Is it teething time for your little one?
 
Parenting can be one of the most enjoyable experiences; however, it doesn’t come without its stresses, and when a family is dealing with certain difficulties such as drug or alcohol addiction this will have a significant impact on family life. When dealing with addiction, it is important to get the right supports, and establish a way that children and adolescents get the appropriate support in helping them to understand and deal with the issue. There are many valuable resources to help families with basic information and support groups, and I will give a list of some of these at the end of the article.
 
The family and the impact of addictions
It is important when dealing with addictions that we understand the full impact of addiction on a family. The use of alcohol in Ireland has long been a source of conversation; at times there is a major concern that there is a social acceptability of the misuse of alcohol and the devastating impact that this can have. Drug use has also become more prevalent in our society, and all of these substances can have a negative impact on a person’s quality of life and their ability to be a fully functional person and, in this case, a parent. Often, the impact of these substances can be dismissed, ignored or trivialised, thus leading to a situation where the person who is struggling with the problem is somewhat enabled. Children have a right to be brought up in a safe and secure environment; when a parent is addicted to alcohol or drugs, the parent will not be fully available to the child, and this situation can be confusing, dangerous and upsetting for any child or family member.
 
Understanding the process of recovery
The road to recovery may be challenging. It is a lifestyle change for the better which will include looking after one’s emotional and physical wellbeing.
“Recovery is a process of change whereby individuals work to improve their own health and wellness, and to live a meaningful life in a community of their choice while striving to achieve their full potential.” (SAMHSA, 2011 – NCADD website)
 
The National Council on Alcoholism and Drug Dependence Inc., have a very useful website with lots of interesting information; you will find the link below in the list of references. On this website there is some information from The Substance Abuse and Mental Health Services Administration (SAMHSA) who have defined many different principles in the road to recovery as well as listing four key domains that it covers, which are: health, home, purpose and community. For a person in recovery, it is essential that they find supports to help them develop these particular areas in their life. The Principles of Recovery are as follows:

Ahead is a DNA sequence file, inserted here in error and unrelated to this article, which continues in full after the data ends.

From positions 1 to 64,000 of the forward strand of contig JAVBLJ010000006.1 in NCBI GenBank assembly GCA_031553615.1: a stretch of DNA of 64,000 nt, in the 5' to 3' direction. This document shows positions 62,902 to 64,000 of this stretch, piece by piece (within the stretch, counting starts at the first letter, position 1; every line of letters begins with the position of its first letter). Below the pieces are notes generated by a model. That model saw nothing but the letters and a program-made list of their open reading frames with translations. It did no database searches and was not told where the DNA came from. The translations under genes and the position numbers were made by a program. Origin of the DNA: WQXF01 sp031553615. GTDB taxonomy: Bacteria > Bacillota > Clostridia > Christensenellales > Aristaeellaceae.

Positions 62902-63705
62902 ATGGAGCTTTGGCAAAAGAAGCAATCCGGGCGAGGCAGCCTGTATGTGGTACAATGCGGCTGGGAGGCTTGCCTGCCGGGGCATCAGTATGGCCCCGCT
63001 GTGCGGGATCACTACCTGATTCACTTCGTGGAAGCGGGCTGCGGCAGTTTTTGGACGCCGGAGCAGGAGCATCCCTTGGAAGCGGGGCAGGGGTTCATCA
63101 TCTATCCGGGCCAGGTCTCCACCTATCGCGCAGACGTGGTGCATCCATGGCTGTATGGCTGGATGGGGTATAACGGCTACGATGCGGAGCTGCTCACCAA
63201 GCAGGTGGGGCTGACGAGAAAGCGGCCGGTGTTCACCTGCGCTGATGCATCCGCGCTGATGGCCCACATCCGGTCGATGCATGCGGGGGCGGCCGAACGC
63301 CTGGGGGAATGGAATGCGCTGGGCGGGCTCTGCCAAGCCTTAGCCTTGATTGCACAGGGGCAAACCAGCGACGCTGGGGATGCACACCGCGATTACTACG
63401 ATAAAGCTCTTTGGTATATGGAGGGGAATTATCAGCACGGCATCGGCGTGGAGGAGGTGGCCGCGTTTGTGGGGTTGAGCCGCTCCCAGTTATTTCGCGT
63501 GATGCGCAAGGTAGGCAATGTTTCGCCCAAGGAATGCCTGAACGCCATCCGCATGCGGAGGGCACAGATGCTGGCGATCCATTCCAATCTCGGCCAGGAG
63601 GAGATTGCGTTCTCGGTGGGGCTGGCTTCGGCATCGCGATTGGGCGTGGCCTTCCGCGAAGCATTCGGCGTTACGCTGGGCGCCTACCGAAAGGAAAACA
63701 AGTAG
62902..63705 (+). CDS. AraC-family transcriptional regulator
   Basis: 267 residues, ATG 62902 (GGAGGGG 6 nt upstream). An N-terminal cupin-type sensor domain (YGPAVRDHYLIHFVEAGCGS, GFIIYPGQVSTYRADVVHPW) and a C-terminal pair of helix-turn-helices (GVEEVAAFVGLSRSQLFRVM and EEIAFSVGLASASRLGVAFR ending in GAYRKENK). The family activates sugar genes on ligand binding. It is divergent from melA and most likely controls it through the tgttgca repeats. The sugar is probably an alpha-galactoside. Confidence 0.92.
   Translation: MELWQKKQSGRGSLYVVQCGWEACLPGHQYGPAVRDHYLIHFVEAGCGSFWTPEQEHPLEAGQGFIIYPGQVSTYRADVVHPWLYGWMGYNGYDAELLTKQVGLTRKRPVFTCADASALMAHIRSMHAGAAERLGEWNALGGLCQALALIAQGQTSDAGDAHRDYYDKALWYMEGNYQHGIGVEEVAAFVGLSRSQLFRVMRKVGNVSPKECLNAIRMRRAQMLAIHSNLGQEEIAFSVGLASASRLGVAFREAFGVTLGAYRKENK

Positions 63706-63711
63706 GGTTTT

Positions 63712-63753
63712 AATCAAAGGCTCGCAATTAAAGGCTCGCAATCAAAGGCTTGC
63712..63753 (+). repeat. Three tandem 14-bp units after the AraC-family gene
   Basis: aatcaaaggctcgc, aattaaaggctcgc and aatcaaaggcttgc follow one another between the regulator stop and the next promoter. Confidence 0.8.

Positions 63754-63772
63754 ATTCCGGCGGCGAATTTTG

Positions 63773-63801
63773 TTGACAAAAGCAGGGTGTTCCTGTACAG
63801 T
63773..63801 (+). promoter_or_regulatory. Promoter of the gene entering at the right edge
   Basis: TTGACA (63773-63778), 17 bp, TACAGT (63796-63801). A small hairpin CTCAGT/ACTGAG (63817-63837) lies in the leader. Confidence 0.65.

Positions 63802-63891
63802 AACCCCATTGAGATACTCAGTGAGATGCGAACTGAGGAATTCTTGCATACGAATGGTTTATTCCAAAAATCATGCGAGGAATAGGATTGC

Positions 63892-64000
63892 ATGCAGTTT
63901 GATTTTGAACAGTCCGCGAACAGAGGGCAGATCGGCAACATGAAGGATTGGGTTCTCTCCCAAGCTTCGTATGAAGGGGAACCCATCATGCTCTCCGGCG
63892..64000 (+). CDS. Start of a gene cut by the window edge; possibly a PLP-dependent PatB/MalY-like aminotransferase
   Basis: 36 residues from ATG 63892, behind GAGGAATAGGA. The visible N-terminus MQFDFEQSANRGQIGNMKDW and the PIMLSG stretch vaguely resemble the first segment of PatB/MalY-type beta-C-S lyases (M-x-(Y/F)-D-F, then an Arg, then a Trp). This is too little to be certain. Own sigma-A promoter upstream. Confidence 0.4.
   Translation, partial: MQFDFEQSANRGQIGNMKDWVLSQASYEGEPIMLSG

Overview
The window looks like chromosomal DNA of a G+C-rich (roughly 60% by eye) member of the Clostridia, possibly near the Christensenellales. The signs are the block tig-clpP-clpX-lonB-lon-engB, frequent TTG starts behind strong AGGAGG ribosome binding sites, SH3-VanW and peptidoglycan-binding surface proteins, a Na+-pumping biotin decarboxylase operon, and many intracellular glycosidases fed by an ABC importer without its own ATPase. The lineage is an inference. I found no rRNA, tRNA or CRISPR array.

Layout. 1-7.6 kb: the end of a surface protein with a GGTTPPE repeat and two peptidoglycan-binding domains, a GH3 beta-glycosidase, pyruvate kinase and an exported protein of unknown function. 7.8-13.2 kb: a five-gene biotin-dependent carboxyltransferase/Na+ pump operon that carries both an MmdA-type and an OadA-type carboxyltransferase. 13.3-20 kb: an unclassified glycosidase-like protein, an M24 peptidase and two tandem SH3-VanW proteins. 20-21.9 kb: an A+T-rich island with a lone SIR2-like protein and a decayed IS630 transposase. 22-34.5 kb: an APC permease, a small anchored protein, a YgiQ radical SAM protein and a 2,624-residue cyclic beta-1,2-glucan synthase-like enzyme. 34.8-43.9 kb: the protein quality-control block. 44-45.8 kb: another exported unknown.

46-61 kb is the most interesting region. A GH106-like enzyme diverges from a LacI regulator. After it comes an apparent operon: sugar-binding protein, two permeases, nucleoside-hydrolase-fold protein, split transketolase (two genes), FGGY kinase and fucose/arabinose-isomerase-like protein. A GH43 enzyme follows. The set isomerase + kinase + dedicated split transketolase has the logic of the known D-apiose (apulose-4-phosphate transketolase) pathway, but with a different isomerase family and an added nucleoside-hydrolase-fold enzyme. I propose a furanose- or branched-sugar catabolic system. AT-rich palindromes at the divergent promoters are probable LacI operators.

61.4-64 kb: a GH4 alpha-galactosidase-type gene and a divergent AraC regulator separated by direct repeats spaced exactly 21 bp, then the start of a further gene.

• Person-driven (i.e. the person in recovery must take responsibility)
  • Occurs via many pathways, i.e. developing multiple healthy supports;
  • Is holistic;
  • Is supported by peers;
  • Is supported through relationships;
  • Is culturally-based and influenced;
  • Is supported by addressing trauma;
  • Involves individual, family, and community strengths and responsibility;
  • Is based on respect; and
  • Emerges from hope. (NCADD website)
 
Coping strategies for the family
Children and adolescents may be more aware of the addiction than you realise, and it is best that you take the time to talk. This situation can be quite scary for a child and/or adolescent; they may try and make sense of the situation themselves, and if they have no way of expressing their own emotions, they may adapt ways of behaving, such as becoming overly anxious or super-responsible. If you give your child the right supports, they will have a better understanding of the situation, know where they can get good support, and build up their own resilience, which will help them cope in a more manageable way.
 
Healthy communication is of the utmost importance; this includes age appropriate information:
  • Pick a time to talk that is free from interruptions
  • Be open and honest, and keep to the facts
  • Acknowledge the impact of the addiction
  • Deal with the emotions, guilt and shame
  • Keep a healthy perspective on things
  • Keep a structure to your day
For the parent in recovery
It is important to acknowledge and think about the impact that your addiction has had on your relationship with your child. Your child may have lots of different feelings about what has happened and why. It is also important that the child knows that their feelings will be acknowledged, understood and accepted. The person in recovery will also have to have their own ongoing support and treatment as this time may have its own challenges, including re-establishing and rebuilding relationships.
 
References
NCADD Definition of Recovery [Online] Available at: https://ncadd.org/recovery-support/definition [Accessed, 20th October ,2015]
 
Useful Links & Resources
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